A report by the Iowa Waste Reduction Center finds rural K-12 Iowa schools waste tens of thousands of tons of food and beverages every day.
Joe Bolick, director of the center based at the University of Northern Iowa, says their study finds the average student wastes about one-third of a pound of food daily at breakfast and lunch. That works out to about 30-million pounds of waste every year statewide.
“We got to those numbers by doing complete waste audits of cafeteria waste,” Bolick says. “We would have the students sort through their organic waste, their recyclables, their actual trash and any liquid waste and then we’d weigh all of those individually and then come out with those.”
The study was based on more than 40 waste audits at rural schools across Iowa during the 2018-19 school year.
“We’re looking at about 150,000 pounds of food a day that ends up going to the landfill, estimated on that 0.3 pounds of food per student and the number of students in Iowa,” Bolick says. “That equals millions of pounds a year of food waste that ends up in the landfill that could be diverted other ways.”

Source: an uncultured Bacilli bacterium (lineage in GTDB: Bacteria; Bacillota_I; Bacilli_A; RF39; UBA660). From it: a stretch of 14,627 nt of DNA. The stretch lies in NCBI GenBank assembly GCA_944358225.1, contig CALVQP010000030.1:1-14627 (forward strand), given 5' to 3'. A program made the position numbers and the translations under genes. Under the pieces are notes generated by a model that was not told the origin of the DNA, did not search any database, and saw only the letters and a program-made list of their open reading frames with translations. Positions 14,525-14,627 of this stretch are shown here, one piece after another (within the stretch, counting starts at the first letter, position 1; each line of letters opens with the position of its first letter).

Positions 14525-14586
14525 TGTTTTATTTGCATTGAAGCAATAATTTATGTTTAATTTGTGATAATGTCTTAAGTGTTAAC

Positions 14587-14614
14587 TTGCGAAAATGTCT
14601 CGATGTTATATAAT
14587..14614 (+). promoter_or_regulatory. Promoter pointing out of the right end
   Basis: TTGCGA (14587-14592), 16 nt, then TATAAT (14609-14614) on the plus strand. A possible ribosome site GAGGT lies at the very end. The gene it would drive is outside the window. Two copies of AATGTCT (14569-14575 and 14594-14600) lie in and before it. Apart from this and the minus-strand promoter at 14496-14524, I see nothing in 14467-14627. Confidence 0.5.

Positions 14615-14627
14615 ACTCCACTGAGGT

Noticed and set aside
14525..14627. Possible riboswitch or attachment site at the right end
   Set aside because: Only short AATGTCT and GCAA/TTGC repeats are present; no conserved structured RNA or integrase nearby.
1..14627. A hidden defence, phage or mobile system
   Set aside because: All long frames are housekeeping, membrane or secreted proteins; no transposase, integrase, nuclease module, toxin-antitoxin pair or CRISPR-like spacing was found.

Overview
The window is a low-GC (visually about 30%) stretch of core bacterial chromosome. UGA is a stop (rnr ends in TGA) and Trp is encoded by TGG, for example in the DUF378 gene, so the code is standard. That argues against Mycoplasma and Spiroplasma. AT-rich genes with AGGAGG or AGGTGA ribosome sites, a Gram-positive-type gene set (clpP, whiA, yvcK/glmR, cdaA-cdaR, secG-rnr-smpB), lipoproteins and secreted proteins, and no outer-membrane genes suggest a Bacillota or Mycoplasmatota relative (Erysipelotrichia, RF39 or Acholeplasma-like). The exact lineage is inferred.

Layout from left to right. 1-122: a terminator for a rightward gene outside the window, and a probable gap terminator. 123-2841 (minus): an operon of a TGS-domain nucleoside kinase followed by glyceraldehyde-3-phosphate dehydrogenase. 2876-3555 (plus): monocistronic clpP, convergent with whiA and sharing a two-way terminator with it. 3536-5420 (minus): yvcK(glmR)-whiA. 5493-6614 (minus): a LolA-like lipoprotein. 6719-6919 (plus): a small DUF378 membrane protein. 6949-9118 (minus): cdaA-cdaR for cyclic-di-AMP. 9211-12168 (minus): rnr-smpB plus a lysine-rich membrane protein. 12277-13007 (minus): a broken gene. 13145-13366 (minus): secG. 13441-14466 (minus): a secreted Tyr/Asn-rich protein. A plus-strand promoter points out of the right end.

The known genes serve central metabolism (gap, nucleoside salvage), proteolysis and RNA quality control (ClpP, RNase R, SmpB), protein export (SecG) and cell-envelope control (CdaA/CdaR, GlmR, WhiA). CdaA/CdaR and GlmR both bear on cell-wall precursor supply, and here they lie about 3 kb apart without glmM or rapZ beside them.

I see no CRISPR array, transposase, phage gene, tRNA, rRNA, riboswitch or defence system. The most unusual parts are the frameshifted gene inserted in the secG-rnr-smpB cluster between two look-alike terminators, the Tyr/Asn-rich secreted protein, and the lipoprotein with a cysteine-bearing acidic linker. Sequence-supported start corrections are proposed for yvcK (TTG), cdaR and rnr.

The report is being released now, at the start of a new school year, to get everyone to recognize the gigantic amounts of food being chucked in the trash by students daily — and to start enacting change.
Coronavirus shook up all factors for the past school year and Bolick predicts there may be shifts in the months ahead.
“You’re going to see a lot more prepackaged foods this year with the pandemic,” Bolick says. “When you have prepackaged foods that are uneaten, there’s donation opportunities there that might not otherwise be there. If the package hasn’t been opened, instead of throwing it in the garbage, there’s plenty of food insecure people all across the state that could benefit from that.”
The Iowa Waste Reduction Center is a non-profit organization, part of UNI’s Business and Community Services.